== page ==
Sponsored by Saint Peter’s Healthcare System
When you think about the material clogging landfills, spoiled produce might not be what comes to mind. But in fact, more than 20 tons of wasted food winds up in the trash each year.
Fortunately, you can make a difference. How? By using more of your food scraps. While some types of waste—for instance, spoiled meat—should go (double-bagged) in the trash, using other leftovers helps the earth and saves you cash.
To make each meal go farther:
- Simmer veggie scraps into a homemade stock or broth. Good options include carrot peels, potato skins, and celery tops.
- Mash mushy fruit or the seemingly inedible parts—including apple cores, apricot peels, and strawberry tops—into jam. Look up exact recipes and directions online.
- Play TV chef by challenging your family to a cook-off, making creative dishes with leftovers.
- Fry up potato peels into chips.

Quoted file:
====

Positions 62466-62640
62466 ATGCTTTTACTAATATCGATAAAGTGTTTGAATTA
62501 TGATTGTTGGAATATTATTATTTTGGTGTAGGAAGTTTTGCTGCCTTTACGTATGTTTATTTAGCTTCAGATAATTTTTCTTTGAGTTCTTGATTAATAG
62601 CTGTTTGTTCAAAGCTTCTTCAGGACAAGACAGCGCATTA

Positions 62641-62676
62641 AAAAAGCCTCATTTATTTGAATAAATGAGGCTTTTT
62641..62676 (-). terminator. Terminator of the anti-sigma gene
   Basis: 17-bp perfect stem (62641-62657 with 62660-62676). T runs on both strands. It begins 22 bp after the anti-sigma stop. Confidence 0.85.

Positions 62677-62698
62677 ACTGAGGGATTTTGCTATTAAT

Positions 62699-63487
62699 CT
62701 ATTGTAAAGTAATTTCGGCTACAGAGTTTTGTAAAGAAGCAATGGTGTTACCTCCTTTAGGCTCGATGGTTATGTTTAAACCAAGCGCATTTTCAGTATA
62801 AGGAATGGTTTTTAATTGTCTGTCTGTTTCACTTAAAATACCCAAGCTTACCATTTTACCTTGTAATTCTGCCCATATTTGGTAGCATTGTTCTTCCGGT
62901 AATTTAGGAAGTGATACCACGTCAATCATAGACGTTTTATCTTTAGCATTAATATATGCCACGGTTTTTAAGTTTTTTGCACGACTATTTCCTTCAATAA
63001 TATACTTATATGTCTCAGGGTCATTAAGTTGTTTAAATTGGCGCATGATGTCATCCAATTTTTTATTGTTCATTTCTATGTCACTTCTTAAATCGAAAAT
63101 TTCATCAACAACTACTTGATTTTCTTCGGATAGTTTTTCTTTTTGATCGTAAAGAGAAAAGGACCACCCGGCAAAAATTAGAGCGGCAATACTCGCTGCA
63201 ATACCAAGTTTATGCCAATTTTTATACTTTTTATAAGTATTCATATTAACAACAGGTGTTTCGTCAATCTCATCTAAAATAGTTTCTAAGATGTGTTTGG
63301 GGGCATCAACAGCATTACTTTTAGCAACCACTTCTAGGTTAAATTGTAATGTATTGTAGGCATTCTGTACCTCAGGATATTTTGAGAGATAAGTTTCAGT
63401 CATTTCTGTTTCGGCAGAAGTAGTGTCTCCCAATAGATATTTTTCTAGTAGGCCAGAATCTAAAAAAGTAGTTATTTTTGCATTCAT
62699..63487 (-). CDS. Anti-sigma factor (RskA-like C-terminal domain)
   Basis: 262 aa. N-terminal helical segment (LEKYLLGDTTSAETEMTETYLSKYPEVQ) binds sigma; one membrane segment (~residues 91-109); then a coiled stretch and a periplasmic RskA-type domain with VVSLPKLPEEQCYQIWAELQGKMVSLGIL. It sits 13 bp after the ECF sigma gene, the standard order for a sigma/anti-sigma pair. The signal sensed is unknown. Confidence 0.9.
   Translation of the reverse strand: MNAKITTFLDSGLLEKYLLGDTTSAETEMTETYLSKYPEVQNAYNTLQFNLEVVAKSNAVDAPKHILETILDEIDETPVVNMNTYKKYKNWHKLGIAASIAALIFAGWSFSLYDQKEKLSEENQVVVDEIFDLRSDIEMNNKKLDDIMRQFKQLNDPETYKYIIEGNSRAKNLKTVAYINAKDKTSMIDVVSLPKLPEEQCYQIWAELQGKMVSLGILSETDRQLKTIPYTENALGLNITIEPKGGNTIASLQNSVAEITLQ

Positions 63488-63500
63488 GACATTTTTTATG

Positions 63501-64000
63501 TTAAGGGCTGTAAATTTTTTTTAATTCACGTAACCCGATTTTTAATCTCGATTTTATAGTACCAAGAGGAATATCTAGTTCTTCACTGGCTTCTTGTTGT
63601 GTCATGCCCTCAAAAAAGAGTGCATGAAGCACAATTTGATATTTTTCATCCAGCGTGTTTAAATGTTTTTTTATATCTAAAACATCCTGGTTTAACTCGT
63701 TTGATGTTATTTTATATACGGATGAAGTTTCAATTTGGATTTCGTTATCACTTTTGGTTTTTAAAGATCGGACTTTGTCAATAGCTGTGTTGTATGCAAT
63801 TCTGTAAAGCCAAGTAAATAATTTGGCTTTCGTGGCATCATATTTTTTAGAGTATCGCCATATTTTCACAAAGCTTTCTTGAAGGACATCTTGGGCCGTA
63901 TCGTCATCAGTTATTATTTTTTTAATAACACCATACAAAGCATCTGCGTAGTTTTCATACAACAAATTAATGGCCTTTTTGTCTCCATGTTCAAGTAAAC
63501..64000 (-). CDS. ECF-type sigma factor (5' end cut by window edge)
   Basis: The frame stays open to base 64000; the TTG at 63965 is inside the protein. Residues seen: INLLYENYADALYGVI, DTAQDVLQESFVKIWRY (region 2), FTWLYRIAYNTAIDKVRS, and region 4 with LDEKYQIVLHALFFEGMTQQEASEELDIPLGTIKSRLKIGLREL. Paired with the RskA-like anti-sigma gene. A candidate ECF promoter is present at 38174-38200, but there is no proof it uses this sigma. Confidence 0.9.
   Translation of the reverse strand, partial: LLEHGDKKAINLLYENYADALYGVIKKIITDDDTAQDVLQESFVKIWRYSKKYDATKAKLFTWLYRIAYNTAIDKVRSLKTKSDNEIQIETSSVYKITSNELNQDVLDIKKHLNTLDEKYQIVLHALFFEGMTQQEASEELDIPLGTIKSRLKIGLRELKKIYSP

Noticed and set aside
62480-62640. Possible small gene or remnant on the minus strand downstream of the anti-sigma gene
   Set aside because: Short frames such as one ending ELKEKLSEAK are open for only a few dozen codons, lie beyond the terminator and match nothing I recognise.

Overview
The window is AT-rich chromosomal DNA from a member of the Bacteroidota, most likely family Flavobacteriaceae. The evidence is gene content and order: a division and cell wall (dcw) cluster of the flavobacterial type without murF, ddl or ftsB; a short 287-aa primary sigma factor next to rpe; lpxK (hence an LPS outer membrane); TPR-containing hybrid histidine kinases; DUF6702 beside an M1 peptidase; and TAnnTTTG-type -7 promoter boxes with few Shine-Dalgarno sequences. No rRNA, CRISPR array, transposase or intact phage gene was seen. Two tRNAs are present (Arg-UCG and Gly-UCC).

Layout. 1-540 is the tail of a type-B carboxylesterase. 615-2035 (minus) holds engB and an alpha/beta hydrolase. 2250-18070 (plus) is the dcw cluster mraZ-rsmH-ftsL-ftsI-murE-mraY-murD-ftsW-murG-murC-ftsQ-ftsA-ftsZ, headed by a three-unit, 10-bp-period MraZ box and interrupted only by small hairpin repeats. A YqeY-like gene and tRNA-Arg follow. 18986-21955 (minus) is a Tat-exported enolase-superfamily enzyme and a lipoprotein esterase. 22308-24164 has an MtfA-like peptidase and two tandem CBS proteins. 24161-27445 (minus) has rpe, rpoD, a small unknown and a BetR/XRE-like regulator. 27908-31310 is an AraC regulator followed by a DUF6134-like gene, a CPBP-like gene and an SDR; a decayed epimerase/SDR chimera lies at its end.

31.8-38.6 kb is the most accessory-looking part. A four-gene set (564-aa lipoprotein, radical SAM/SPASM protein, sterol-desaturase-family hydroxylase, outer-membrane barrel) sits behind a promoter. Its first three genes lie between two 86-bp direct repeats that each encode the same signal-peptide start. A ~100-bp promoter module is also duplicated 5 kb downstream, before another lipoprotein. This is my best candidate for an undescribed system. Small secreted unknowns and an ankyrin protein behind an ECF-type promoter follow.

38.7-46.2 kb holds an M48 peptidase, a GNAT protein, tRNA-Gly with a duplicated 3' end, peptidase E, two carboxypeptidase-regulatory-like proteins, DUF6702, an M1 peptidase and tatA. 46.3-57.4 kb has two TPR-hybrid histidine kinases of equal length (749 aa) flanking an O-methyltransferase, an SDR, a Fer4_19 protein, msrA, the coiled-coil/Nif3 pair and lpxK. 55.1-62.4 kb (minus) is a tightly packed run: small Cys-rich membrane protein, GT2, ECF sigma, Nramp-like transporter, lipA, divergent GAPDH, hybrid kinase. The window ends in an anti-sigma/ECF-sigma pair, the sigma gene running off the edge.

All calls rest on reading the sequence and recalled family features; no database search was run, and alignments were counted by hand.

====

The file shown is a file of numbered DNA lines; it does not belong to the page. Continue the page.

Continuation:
- Blend slightly bruised or past-ripe fruit into smoothies.
- Cut stale bread into croutons, which you can freeze for later if needed.
- Sprout new plants from seeds or scraps. Place herbs, celery bases, or green onion bulbs in water; plant tomato seeds or potatoes with buds in soil.
To repurpose food scraps outside the kitchen:
- Pile cucumber peels to deter ants from entering your home.
- Dye fabricswith brightly hued veggies—red and purple from beet ends, orange from yellow onions, green from spinach, or blue from red cabbage.
- Brew “compost tea” by soaking banana peels in water for a few days. Use the potassium- and phosphorous-rich results to water your houseplants and garden.
- Boil fruit scraps in water to make a naturally sweet air freshener.
- Dry citrus peels and add to homemade vinegar cleaning solutions. The oils dissolve grease and fight bacteria.
- Exfoliate your face or body with used, fine coffee grounds.
- Cat-proof your flower beds with coffee grounds or citrus peels. They dislike the smell.
If you can’t use scraps, keep them out of the landfill by composting. Start your own pile in your backyard, set up an indoor compost bin, or check if any local farms or farmers market vendors will accept food waste.
Online Medical Reviewer: Brian McDonough, MD
Online Medical Reviewer: Ray Turley, MSN, BSN
Date Last Reviewed: 6/1/2022
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